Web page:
Graph of a Linear Equation in Two Variables

So far, you have obtained the solutions of a linear equation in two variables algebraically. Now, let us look at their geometric representation. You know that each such equation has infinitely many solutions.

How can we show them in the coordinate plane? You may have got some indication in which we write the solution as pairs of values. The solutions of the linear equation in Example 3, namely,

`x + 2y = 6`

can be expressed in the form of a table as follows by writing the values of y below the corresponding values of `x` :

In the previous chapter, you studied how to plot the points on a graph paper. Let us plot the points (0, 3), (2, 2), (4, 1) and (6, 0) on a graph paper. Now join any two of these points and obtain a line. Let us call this as line AB (see Fig. 4.2).

Do you see that the other two points also lie on the line AB? Now, pick another point on this line, say (8, –1). Is this a solution?

In fact, 8 + 2(–1) = 6. So, (8, –1) is a solution. Pick any other point on this line AB and verify whether its coordinates satisfy the equation or not. Now, take any point not lying on the line AB, say (2, 0). Do its coordinates satisfy the equation? Check, and see that they do not.

Let us list our observations:

1. Every point whose coordinates satisfy Equation (1) lies on the line AB.

2. Every point (a, b) on the line AB gives a solution x = a, y = b of Equation (1).

3. Any point, which does not lie on the line AB, is not a solution of Equation (1).

So, you can conclude that every point on the line satisfies the equation of the line and every solution of the equation is a point on the line.

In fact, a linear equation in two variables is represented geometrically by a line whose points make up the collection of solutions of the equation. This is called the graph of the linear equation.

So, to obtain the graph of a linear equation in two variables, it is enough to plot two points corresponding to two solutions and join them by a line. However, it is advisable to plot more than two such points so that you can immediately check the correctness of the graph.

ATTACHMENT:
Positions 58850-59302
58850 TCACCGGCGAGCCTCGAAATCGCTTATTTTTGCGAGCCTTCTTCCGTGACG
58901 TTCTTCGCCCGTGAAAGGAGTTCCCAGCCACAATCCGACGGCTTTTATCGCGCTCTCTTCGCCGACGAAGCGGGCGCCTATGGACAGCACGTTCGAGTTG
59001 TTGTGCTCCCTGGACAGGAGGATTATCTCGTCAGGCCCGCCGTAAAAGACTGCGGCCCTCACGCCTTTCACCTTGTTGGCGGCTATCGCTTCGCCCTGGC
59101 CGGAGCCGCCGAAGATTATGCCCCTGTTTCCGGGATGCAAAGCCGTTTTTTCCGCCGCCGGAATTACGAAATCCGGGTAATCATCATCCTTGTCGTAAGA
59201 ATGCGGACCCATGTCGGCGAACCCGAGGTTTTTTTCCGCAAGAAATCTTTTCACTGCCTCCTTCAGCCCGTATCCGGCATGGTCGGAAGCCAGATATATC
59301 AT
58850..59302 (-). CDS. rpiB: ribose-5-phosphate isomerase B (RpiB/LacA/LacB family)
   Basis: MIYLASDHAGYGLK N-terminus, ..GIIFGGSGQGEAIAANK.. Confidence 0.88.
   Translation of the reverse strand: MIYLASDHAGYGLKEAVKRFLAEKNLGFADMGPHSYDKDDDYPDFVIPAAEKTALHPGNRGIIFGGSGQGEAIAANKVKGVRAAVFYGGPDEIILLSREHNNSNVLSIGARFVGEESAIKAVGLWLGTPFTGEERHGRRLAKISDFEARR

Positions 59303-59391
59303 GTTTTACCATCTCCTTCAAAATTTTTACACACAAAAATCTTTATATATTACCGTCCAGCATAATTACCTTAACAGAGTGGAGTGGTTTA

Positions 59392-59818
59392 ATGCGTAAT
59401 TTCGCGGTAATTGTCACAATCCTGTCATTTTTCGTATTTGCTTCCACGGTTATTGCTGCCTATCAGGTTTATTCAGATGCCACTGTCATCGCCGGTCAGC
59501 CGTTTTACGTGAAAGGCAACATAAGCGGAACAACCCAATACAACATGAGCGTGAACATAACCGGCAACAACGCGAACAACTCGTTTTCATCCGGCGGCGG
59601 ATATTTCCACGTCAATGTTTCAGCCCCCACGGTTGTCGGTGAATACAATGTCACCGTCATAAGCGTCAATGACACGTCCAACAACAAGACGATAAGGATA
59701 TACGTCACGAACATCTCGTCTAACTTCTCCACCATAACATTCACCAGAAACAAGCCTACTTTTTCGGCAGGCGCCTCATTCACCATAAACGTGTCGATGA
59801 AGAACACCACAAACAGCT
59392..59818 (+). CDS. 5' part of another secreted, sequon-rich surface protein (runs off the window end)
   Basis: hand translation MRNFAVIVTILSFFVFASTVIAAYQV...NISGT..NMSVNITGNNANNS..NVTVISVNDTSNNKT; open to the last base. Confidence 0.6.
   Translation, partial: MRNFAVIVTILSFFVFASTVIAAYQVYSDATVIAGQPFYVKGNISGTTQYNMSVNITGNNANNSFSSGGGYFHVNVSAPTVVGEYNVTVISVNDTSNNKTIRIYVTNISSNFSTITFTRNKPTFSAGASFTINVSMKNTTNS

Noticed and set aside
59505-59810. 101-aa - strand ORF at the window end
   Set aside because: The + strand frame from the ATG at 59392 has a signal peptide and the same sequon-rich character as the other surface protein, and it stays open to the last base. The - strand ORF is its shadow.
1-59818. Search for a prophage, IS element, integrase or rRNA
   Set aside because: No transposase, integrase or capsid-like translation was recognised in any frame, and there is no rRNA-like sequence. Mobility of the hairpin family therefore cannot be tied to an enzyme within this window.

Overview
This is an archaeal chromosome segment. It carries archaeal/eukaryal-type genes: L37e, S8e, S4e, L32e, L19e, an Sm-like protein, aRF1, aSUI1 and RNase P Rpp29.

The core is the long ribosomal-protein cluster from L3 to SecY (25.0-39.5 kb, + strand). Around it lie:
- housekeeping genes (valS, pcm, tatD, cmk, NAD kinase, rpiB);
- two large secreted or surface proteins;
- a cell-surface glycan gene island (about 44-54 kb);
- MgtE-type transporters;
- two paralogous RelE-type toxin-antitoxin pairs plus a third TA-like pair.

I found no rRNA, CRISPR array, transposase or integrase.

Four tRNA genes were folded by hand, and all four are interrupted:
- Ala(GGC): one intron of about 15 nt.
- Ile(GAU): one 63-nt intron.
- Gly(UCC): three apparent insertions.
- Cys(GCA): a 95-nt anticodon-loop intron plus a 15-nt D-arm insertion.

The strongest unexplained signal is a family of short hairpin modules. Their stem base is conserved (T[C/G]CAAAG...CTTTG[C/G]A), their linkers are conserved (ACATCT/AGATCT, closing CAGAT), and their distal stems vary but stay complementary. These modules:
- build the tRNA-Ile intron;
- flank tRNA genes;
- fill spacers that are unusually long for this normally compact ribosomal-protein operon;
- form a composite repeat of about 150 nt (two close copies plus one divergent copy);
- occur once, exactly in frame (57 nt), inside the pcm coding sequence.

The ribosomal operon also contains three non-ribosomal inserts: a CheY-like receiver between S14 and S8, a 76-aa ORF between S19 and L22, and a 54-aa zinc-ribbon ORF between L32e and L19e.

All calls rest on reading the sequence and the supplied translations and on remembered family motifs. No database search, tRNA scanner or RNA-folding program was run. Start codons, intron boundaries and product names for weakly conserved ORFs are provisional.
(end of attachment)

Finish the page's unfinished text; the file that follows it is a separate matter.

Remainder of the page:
Remark : The reason that a, degree one, polynomial equation ax + by + c = 0 is called a linear equation is that its geometrical representation is a straight line.
Q 3200267118

Given the point `(1, 2)`, find the equation of a line on which it lies. How many such equations are there?
Class 9 Chapter 4 Example 5

Here `(1, 2)` is a solution of a linear equation you are looking for. So, you are

looking for any line passing through the point `(1, 2)`. One example of such a linear

equation is x + y = 3. Others are y – x = 1, y = 2x, since they are also satisfied by the

coordinates of the point (1, 2). In fact, there are infinitely many linear equations which

are satisfied by the coordinates of the point `(1, 2)`. Can you see this pictorially?
Q 3210267119

Draw the graph of x + y = 7.
Class 9 Chapter 4 Example 6

To draw the graph, we

need at least two solutions of the

equation. You can check that x = 0,

y = 7, and x = 7, y = 0 are solutions

of the given equation. So, you can

use the following table to draw the


Draw the graph by plotting the

two points from Table 2 and then

by joining the same by a line
Q 3210367210

You know that the force applied on a body is directly proportional to the acceleration produced in the body. Write an equation to express this situation and plot the graph of the equation.
Class 9 Chapter 4 Example 7

Here the variables involved are force
and acceleration. Let the force applied be y units
and the acceleration produced be x units. From
ratio and proportion, you can express this fact as
y = kx, where k is a constant. (From your study
of science, you know that k is actually the mass
of the body.)
Now, since we do not know what k is, we cannot
draw the precise graph of y = kx. However, if we
give a certain value to k, then we can draw the
graph. Let us take k = 3, i.e., we draw the line
representing y = 3x.
For this we find two of its solutions, say (0, 0) and
(2, 6) (see Fig. 4.4).
From the graph, you can see that when the force applied is 3 units, the acceleration
produced is 1 unit. Also, note that (0, 0) lies on the graph which means the acceleration
produced is 0 units, when the force applied is 0 units.

`"Remark :"` The graph of the equation of the form y = kx is a line which always passes through the origin.
Q 3220367211

For each of the graphs given in Fig. 4.5 select the equation whose graph it is from the choices given below:

(a) For Fig. 4.5 (i),
(i) x + y = 0 (ii) y = 2x (iii) y = x (iv) y = 2x + 1
(b) For Fig. 4.5 (ii),
(i) x + y = 0 (ii) y = 2x (iii) y = 2x + 4 (iv) y = x – 4
(c) For Fig. 4.5 (iii),
(i) x + y = 0 (ii) y = 2x (iii) y = 2x + 1 (iv) y = 2x – 4
Class 9 Chapter 4 Example 8

(a) In Fig. 4.5 (i), the points on the line are (–1, –2), (0, 0), (1, 2). By

inspection, y = 2x is the equation corresponding to this graph. You can find that the

y-coordinate in each case is double that of the x-coordinate.

(b) In Fig. 4.5 (ii), the points on the line are (–2, 0), (0, 4), (1, 6). You know that the

coordinates of the points of the graph (line) satisfy the equation y = 2x + 4. So,

y = 2x + 4 is the equation corresponding to the graph in Fig. 4.5 (ii).

(c) In Fig. 4.5 (iii), the points on the line are (–1, –6), (0, –4), (1, –2), (2, 0). By inspection,

you can see that y = 2x – 4 is the equation corresponding to the given graph (line).